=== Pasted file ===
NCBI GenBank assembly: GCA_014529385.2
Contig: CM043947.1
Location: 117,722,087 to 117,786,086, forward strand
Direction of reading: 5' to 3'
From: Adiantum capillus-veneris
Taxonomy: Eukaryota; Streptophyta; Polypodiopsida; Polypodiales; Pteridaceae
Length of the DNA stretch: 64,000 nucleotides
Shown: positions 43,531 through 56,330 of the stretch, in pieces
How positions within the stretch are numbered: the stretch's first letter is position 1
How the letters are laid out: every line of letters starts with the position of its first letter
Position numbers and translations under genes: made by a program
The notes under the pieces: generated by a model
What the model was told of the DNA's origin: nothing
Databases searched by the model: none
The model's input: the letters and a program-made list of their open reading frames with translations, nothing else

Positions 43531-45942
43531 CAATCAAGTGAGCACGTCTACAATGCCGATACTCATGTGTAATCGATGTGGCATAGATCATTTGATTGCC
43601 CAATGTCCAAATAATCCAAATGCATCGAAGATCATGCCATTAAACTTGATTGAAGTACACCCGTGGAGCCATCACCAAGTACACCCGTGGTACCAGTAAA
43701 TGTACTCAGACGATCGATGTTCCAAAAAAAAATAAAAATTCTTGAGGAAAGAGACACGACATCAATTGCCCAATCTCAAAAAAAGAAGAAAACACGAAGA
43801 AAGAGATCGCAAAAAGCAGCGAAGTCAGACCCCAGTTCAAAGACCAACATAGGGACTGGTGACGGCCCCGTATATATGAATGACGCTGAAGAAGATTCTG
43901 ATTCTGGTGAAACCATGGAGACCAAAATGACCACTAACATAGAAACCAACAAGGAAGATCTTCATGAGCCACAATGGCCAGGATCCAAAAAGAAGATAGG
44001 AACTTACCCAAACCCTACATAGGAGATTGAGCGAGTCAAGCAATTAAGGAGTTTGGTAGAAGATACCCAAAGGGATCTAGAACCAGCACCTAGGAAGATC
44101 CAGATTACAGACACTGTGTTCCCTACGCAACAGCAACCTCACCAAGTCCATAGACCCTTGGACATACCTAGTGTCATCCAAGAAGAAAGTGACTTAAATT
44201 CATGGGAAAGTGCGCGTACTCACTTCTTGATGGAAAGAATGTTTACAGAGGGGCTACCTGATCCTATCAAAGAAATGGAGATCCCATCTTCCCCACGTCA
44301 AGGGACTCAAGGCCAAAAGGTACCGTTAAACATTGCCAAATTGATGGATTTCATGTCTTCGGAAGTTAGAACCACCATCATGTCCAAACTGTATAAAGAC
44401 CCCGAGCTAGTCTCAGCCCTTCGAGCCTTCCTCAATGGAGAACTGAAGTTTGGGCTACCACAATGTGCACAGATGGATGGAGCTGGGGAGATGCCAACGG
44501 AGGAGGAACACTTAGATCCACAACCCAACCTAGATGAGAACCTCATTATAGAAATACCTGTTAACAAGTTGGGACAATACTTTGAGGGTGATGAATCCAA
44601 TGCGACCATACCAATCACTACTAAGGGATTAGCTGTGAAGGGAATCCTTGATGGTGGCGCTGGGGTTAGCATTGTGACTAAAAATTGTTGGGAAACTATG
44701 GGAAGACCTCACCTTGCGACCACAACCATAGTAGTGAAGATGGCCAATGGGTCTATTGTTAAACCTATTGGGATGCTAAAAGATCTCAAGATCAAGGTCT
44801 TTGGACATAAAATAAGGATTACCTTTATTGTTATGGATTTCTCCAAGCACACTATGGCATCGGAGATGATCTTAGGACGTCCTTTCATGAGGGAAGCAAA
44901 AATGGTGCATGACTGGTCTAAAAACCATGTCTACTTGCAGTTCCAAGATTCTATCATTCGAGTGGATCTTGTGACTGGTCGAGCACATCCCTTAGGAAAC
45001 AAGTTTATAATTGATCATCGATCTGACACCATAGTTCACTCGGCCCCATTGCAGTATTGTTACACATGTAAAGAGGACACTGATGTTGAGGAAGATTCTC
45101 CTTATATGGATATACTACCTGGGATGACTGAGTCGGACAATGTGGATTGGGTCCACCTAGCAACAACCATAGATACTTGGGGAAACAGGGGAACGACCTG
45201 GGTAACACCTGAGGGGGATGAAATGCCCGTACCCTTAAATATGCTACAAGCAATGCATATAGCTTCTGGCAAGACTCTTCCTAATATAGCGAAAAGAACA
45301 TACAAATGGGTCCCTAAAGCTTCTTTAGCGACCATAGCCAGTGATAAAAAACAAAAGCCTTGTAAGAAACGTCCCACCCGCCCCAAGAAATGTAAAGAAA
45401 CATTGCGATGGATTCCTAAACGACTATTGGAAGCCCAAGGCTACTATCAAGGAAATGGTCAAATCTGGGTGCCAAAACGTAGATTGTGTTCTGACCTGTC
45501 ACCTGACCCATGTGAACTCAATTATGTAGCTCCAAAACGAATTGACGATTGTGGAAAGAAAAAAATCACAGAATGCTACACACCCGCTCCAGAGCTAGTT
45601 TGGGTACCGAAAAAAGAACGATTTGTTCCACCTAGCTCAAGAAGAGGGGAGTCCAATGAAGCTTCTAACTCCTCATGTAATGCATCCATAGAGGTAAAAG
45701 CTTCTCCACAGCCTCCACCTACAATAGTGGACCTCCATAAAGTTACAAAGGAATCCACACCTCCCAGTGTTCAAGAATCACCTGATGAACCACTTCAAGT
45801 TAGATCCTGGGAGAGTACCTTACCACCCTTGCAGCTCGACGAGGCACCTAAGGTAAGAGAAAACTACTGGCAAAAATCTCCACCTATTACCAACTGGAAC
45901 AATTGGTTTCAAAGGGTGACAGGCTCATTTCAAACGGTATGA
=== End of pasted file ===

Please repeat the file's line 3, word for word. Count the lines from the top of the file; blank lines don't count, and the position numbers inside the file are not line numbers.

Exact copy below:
Location: 117,722,087 to 117,786,086, forward strand